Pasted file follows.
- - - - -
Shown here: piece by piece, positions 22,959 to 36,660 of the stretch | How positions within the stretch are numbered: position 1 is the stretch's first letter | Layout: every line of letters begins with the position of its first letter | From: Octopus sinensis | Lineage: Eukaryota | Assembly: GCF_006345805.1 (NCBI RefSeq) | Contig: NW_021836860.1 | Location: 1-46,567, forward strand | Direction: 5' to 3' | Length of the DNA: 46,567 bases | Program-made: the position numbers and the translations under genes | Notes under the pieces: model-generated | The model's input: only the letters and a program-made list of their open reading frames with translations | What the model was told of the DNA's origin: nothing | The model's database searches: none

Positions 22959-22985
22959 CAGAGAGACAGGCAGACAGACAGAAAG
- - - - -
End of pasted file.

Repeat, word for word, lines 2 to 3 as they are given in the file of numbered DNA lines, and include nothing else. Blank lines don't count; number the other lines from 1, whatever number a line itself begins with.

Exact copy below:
Positions 22959-22985
22959 CAGAGAGACAGGCAGACAGACAGAAAG